It would appear that Shakespeare  sold the mss to Thomas Thorpe, who entered the Quarto in the Stationer’s Register and oversaw production. Perhaps in a plague year when theatres were closed, selling the mss was a way to raise ready cash. Certainly the poet seems to have abandoned the poems and they do not seem to have had authorial corrections. Duncan-Jones believes some of the poems date from the early Stuart period, and co-incide with closure of theatres when companies were suspended. But in reality we have no firm evidence about composition or publication.

 

The lack of evidence about the sonnets origins and publishing history has never deterred speculation. There is no evidence on such key aspects as why they were written and for who, when they were produced and for what reason they circulated and were then published, but much grasping after straws. Considerable efforts of analysis have been devoted to the title page, and the identification of the Mr W H to whom the poems are dedicated  has generated levels of speculation almost as great as the identity of the principals, with much dogmatic assertion. It is now speculated that these poems are obscure because they are part of the wider conspiracy which now leads to the production of alternative Shakespeare’s. Those who claim this need to address issues such as the comments by Mere and Haywood who clearly indicate that someone called Shakespeare wrote the poems. Possibly the man from Stratford was a cipher for ANOTHER. But one hundred and fifty years of the most intense research ever devoted to one author has only produced an infinitely escalating list of alternative.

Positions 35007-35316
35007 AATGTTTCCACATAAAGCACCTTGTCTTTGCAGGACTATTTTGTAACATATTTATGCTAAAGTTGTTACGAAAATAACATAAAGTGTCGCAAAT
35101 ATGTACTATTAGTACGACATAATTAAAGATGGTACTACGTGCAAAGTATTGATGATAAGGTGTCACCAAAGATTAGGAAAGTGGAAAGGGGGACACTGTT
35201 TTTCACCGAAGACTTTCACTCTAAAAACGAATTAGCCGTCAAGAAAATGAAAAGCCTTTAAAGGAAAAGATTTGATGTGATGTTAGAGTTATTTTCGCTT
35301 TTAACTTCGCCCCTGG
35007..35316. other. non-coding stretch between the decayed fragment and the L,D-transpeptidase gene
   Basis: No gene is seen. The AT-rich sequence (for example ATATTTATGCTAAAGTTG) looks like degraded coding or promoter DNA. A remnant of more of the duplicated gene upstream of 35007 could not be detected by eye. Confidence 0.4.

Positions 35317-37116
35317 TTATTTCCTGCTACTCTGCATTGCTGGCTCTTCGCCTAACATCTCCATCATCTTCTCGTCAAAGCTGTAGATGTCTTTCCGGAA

It is certainly the case that nothing can be firmly established about these poems and the characters they deal with. It is clear they are intensely personal, but they are not confessional. The Author gave nothing away about who they refer to. They may in fact be purely imaginary, but if not then no one has convincingly shown they are autobiographical, or indeed carry any degree of personal information about the writer. It is perhaps time to accept that these poems are unlikely to yield their mysteries, and consider the problems they pose historically in the wider context of the issues discussed in this paper.

 

Moving Forward.